دانلود مقاله ISI انگلیسی شماره 26623
عنوان فارسی مقاله

تاثیر تجانس در ابعاد ذخیره ویژگی و خویشتن بینی در نیت خرید در فروشگاه های آنلاین از خرده فروشان چند مجرایی

کد مقاله سال انتشار مقاله انگلیسی ترجمه فارسی تعداد کلمات
26623 2014 8 صفحه PDF سفارش دهید 6590 کلمه
خرید مقاله
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عنوان انگلیسی
Influence of congruity in store-attribute dimensions and self-image on purchase intentions in online stores of multichannel retailers
منبع

Publisher : Elsevier - Science Direct (الزویر - ساینس دایرکت)

Journal : Journal of Retailing and Consumer Services, Available online 4 February 2014

کلمات کلیدی
تجانس - مقاصد خرید - خرده فروشان چند مجرایی
پیش نمایش مقاله
پیش نمایش مقاله تاثیر تجانس در ابعاد ذخیره ویژگی و خویشتن بینی در نیت خرید در فروشگاه های آنلاین از خرده فروشان چند مجرایی

چکیده انگلیسی

Online stores of multichannel retailers continue to lag pure internet retailers with reference to consumers' shopping intentions and sales. This study develops and tests a framework in which (a) trust and attitude (conceptualized as a second-order construct with hedonic and utilitarian dimensions) influence purchase intentions, (b) congruity between the multichannel retailer's land-based and online stores (conceptualized as a second-order constructs made up of seven dimensions: aesthetic appeal, navigation convenience, transaction convenience, atmosphere, service, price orientation, and security) influences trust in and attitude toward the online store, and (c) congruity between consumers' self-image and perceived image of the online store influences trust in and attitude toward the online store. The findings provide robust support for the framework and have strong implications for theory and practice.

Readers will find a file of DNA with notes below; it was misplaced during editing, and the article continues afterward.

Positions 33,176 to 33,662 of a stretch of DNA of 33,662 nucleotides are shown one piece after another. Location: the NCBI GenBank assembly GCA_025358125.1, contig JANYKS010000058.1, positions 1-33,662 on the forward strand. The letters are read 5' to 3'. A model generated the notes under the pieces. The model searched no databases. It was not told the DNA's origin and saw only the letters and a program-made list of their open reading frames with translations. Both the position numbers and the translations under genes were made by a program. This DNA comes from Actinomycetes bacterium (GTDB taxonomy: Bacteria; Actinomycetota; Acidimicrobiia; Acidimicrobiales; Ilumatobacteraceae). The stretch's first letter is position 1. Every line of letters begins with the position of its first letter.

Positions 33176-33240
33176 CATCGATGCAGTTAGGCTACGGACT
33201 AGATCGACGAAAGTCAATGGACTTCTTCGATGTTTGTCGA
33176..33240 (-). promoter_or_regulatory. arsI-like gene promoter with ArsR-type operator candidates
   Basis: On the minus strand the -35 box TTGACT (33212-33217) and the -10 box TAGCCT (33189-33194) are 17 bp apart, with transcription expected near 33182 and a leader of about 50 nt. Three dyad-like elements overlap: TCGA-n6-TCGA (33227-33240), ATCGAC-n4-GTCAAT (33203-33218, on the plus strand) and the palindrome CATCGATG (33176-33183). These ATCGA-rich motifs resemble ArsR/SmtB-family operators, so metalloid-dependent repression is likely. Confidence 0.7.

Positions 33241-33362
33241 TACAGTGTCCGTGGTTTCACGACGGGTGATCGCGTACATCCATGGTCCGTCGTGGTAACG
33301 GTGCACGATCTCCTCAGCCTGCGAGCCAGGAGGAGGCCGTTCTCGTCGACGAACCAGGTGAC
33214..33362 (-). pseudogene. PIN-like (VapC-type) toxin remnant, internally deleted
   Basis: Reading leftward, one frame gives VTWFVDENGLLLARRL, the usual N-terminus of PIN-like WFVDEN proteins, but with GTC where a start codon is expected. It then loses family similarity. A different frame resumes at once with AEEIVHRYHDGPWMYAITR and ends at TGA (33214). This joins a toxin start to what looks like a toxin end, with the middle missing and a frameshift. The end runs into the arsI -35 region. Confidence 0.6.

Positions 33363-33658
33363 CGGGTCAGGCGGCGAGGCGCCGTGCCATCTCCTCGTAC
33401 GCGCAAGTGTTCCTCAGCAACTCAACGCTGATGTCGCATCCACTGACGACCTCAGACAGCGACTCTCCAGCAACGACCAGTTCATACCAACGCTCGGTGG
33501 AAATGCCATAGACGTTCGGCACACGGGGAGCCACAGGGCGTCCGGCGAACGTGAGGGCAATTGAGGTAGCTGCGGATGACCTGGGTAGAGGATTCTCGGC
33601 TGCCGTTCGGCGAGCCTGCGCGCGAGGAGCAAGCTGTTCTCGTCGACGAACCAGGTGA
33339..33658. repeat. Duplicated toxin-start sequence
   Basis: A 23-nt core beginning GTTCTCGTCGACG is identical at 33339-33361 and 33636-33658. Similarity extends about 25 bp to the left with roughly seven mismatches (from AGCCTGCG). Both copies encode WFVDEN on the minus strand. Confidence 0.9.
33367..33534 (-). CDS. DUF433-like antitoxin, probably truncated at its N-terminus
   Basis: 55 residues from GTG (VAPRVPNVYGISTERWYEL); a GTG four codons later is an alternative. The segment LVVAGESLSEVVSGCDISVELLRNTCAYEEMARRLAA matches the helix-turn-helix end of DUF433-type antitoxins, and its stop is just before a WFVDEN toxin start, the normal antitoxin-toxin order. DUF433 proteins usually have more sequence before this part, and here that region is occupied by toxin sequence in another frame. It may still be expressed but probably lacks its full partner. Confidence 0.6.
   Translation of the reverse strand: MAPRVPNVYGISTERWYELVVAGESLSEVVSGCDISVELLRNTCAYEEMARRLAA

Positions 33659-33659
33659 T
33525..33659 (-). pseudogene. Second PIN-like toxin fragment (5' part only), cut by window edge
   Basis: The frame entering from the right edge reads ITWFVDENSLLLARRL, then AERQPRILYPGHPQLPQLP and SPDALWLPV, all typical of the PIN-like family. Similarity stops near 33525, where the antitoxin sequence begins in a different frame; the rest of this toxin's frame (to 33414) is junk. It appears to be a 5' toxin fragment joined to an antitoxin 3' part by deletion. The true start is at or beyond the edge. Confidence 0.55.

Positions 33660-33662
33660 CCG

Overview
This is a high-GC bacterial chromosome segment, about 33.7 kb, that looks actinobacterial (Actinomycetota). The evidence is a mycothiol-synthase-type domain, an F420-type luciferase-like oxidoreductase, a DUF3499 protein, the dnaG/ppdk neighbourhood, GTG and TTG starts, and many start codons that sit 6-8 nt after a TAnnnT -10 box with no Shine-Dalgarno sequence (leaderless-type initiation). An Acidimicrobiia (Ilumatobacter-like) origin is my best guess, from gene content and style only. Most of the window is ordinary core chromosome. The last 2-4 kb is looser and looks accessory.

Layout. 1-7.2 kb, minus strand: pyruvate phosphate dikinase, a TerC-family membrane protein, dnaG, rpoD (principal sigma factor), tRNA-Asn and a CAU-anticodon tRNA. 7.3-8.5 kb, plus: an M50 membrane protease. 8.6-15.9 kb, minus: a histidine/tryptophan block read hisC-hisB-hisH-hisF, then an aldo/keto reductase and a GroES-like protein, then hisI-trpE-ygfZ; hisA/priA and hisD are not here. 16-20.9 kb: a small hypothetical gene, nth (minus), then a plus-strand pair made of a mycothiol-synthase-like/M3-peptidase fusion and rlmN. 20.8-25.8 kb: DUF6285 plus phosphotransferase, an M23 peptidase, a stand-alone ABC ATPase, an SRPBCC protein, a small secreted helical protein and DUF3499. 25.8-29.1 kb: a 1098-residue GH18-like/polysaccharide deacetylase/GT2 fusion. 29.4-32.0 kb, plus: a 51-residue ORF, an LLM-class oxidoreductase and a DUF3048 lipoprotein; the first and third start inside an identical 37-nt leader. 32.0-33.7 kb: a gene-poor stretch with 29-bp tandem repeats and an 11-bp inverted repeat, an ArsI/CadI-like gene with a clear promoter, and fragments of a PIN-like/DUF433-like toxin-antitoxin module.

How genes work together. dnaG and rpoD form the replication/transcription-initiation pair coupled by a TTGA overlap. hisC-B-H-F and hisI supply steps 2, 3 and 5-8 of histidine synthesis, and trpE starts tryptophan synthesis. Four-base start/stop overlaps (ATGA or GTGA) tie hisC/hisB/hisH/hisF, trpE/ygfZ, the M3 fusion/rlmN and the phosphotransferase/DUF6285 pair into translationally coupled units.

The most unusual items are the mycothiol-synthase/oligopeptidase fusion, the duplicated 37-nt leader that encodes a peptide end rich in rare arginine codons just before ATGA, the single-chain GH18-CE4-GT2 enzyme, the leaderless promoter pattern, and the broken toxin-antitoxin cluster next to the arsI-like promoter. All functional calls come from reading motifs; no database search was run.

مقدمه انگلیسی